Shelves: non-fiction, 2011
I picked this up on a whim thinking it would be fun "research" for a trip to Paris. I had no idea how much fun Chandler Burr would make my "research" even though I didn't get my interlibrary loan copy until the day after I got home! Expecting to return this rather quickly along with all my other over-due research books, I couldn't resist after reading in the preface where he discusses the memory of his grandmother primarily as, "a fragrance: of fresh citrus and the green leaves of the poisonous ...more
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Katie/Doing Dewey
As the New York Times perfume critic, Chandler Burr was able to spend a year behind the scenes watching two perfume firsts unfold. First, Sarah Jessica Parker wanted to be involved in creating her own perfume, far more than most celebrities or brands that get their names put on a perfume. Second, the famous perfumer Jean Claude Ellena was about to make his first perfume as the head perfumer at Hermès. Both had many reasons for wanting to get their perfume just right and this book is one of the f ...more
Aug 18, 2008 rated it liked it  ·  review of another edition
A rose by any other name would still be a complex aromatic containing geraniol, linalool, and 3000 other things as listed below on this GC-MS...

Two perfumes: one for a vapid american celebrity, and another for a centuries-old French fashion house. Burr takes us inside the iron curtain of perfumery magic (note: there is a chemist somewhere in the back, but he's almost never seen) and delivers information that with a candor and elegance that belies a position deep enough in the industry to see the
May 08, 2014 rated it really liked it  ·  review of another edition
Shelves: book-club-books
I would have never picked up this book to read, except it was suggested for book club. I don't often wear fragrance because most female fragrances give me a terrible headache (which runs in my family, on my father side).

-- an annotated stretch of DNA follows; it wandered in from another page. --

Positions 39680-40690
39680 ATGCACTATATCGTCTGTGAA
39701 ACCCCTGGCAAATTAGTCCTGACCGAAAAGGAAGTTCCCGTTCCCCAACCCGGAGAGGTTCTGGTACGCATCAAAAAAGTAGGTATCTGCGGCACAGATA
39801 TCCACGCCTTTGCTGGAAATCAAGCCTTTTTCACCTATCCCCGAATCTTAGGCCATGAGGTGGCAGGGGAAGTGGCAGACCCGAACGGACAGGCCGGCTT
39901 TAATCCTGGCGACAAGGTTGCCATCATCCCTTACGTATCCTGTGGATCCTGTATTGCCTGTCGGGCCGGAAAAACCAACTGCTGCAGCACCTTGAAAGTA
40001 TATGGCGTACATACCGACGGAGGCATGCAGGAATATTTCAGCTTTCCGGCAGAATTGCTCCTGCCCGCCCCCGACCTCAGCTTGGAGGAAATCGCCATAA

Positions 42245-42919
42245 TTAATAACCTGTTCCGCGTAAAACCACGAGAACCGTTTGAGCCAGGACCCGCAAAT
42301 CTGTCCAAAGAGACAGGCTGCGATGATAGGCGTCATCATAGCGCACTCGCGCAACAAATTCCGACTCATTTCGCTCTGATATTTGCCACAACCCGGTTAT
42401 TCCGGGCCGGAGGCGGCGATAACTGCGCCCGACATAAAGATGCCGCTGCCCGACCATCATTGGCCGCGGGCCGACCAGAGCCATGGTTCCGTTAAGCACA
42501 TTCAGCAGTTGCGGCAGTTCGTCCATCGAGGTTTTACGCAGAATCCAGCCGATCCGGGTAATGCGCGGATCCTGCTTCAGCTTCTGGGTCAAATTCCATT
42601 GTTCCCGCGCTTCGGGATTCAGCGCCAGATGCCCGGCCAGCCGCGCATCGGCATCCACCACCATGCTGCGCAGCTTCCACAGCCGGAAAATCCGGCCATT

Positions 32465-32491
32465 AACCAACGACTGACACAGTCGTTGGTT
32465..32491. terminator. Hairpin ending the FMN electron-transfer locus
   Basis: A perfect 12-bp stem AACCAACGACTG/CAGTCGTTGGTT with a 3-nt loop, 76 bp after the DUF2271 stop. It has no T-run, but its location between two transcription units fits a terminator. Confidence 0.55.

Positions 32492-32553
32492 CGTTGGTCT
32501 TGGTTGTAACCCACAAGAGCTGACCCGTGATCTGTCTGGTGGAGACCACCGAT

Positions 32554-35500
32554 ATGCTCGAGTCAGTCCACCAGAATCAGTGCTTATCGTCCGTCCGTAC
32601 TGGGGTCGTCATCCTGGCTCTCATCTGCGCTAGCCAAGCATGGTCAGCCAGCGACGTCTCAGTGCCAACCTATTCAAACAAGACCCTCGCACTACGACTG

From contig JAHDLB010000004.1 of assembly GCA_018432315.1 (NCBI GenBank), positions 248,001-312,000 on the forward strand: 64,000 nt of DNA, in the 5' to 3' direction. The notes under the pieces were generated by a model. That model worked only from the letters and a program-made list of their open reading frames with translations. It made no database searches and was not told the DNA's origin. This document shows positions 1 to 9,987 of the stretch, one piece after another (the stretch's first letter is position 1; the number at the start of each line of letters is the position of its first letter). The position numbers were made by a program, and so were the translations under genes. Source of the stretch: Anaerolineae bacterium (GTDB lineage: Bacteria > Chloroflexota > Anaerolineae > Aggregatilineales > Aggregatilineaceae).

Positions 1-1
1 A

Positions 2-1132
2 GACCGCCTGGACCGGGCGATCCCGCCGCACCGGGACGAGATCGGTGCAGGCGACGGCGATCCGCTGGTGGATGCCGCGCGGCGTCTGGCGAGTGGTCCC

I found this book to be fascinating. I really never thought about what makes a fragrance, or how it is made, but is explained as a piece of art that tells a story. After reading this book, it totally makes sense.

I wound up switching from the hardback book to the audio edition in
I am intensely fascinated by perfume so I wasted no time after hearing about The Perfect Scent in purchasing and reading this book. As an insider's view into the perfume industry, this book does not disappoint. Burr relays the conversations in meetings that led to both Hermès Un Jardin Sur Le Nil and Sarah Jessica Parker's Lovely at an almost gesture-by-gesture level of detail. The chapters that explored the chemistry behind perfume blending and the politics of the industry were wonderfully info ...more
Oct 17, 2009 rated it really liked it  ·  review of another edition
Shelves: non-fiction, 2009
A fascinating insight into the world of the men and women who create perfumes. Chandler Burr a NY Times journalist was lucky enough to follow Jean-Claude Ellena (the creator of my most favourite perfume) and Sarah-Jessica Parker and her creative team as they went through the processes of creating two different perfumes - Ellena's Un Jardin su la Nil for Hermes and SJP's Lovely for Coty.

The most interesting thing about this book was its discussion of the process of creating a perfume. What I didn
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Chandler Burr is the New York Times scent critic and author of The Perfect Scent, The Emperor of Scent, and A Separate Creation. He has written for the Atlantic and the New Yorker. He lives in New York City.
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“I know someone who believes that Hugo Boss scents constitute proof that God does not exist.” 0 likes
“They asked Picasso, "What do you do when you're inspired?" Picasso said, "I work." They asked, "What do you do when you find yourself blocked creatively?" Picasso said, "I work.” 0 likes